- Braun had three weeks to make sure the film was cast, and then to get the girls in the studio, so he had to have all of the songs put together. They went out to all of their writers and to all of their friends, to pull in the best songs for the script, that extended the girl power that’s represented in the film, and that spoke to the sisterhood of the characters. They gave the writers, many of whom were fans of the animated show, each snippets of the script to see where their song would fit in the movie, and they got some great stuff back.
Braun wanted to use the show’s original theme song, but it was too complicated to be able to do so. He even wanted to have Diplo redo the theme song, but the business side of things made it impossible. He hopes to be able to work it out, if there’s a sequel.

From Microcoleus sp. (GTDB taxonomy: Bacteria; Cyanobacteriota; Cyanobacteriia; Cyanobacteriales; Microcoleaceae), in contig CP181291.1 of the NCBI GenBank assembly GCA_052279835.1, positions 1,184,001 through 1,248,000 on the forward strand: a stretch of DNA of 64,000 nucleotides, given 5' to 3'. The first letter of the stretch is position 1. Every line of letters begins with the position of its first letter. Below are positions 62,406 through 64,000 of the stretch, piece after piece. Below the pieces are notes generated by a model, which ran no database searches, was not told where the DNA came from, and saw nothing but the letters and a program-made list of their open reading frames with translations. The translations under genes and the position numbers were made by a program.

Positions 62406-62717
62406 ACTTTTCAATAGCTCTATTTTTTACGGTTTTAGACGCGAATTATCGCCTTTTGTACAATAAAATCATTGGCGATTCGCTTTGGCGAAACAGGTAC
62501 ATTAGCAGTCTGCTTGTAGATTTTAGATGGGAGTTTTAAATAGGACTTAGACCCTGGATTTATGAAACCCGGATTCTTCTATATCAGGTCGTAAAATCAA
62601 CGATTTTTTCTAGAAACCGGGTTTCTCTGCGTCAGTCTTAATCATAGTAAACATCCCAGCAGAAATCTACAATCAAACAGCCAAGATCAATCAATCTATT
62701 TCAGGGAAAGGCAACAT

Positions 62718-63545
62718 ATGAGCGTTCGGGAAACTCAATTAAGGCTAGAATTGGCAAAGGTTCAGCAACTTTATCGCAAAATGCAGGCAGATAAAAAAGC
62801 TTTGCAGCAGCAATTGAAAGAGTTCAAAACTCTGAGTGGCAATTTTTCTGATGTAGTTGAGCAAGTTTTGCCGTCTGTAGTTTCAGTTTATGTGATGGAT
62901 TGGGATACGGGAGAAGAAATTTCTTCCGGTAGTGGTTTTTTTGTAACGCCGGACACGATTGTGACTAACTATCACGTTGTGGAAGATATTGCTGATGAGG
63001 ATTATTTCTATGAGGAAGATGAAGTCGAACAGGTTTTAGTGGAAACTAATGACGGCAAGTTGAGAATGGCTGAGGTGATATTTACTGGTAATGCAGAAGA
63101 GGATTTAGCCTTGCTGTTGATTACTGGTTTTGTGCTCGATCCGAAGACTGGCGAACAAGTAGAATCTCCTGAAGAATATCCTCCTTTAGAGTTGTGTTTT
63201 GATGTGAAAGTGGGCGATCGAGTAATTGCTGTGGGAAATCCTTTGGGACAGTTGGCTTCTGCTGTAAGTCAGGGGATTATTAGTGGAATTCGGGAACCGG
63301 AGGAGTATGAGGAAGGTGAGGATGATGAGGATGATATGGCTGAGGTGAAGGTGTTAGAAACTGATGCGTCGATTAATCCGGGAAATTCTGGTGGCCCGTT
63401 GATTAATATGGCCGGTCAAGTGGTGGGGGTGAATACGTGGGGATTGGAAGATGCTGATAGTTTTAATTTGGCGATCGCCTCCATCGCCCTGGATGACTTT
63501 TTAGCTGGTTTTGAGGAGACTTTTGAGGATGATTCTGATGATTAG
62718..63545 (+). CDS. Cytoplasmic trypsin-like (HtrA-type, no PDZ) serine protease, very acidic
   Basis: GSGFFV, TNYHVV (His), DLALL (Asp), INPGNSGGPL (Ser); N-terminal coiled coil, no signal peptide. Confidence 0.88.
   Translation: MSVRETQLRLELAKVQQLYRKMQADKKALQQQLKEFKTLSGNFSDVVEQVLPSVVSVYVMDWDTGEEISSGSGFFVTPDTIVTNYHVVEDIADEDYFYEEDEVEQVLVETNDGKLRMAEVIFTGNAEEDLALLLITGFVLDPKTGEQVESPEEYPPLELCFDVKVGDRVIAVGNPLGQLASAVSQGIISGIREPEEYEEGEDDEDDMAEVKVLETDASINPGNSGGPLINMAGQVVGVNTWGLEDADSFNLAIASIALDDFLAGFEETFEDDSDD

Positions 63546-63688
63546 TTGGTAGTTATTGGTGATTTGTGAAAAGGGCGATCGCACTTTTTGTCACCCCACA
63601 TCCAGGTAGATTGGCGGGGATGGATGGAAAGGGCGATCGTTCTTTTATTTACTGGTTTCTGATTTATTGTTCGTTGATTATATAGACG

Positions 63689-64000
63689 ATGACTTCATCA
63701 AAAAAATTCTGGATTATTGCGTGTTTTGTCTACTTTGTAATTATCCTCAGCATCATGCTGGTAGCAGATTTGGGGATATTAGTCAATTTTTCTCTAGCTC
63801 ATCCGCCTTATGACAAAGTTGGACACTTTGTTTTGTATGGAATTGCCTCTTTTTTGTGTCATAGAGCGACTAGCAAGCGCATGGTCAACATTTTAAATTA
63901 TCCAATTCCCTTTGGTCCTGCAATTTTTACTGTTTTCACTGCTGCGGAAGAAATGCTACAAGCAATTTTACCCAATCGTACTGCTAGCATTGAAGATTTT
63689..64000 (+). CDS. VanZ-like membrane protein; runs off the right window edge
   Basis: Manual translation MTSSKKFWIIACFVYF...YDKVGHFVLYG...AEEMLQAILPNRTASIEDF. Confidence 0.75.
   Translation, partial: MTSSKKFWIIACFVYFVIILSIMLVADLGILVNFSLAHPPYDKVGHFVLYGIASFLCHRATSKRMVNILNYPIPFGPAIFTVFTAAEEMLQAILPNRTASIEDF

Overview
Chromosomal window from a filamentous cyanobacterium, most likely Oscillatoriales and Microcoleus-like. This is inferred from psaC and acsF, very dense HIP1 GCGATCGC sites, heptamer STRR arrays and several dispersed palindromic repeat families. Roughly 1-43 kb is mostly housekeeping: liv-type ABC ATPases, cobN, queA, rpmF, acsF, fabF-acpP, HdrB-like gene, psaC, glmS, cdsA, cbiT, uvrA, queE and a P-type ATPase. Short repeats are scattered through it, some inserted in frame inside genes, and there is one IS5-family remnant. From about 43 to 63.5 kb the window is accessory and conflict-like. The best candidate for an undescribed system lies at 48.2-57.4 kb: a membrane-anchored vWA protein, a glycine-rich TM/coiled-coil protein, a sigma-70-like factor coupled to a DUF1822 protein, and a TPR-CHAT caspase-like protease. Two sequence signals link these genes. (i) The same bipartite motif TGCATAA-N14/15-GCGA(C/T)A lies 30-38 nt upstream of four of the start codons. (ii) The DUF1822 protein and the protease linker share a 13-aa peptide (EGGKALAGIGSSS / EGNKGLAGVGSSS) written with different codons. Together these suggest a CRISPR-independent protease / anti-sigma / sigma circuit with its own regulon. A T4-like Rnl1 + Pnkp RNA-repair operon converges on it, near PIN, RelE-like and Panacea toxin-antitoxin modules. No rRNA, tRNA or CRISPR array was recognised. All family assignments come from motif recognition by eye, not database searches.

- To play the famous group, the actresses had very little time to get comfortable with their character’s instruments. Aurora Perrineau said she had about two weeks to learn some songs on the drums. Stefanie Scott learned the kitar and can now play some Jem songs on it. Peeples has played guitar for a few years now, so she didn’t have to learn the instrument itself, but did have very little time to learn how to play the songs.
- For the live performance of “Youngblood,” Scott said that real Jem fans came from all over the world to be there. They sent out a Tweet and told people to meet them at the venue, and a few hundred people showed up for a concert, while they performed from 6 pm until 6 am. And that was the first time they showed their character looks to the Jem fans.
- When it comes to their own personal musical style, Peeples is a blues/jazz/rock singer that doesn’t normally sing pop. Scott loves anything live, especially acoustic and indie music. Hayley Kiyoko does pop alternative music, and even has a song in the movie. Perrineau is not a musician or singer, at all.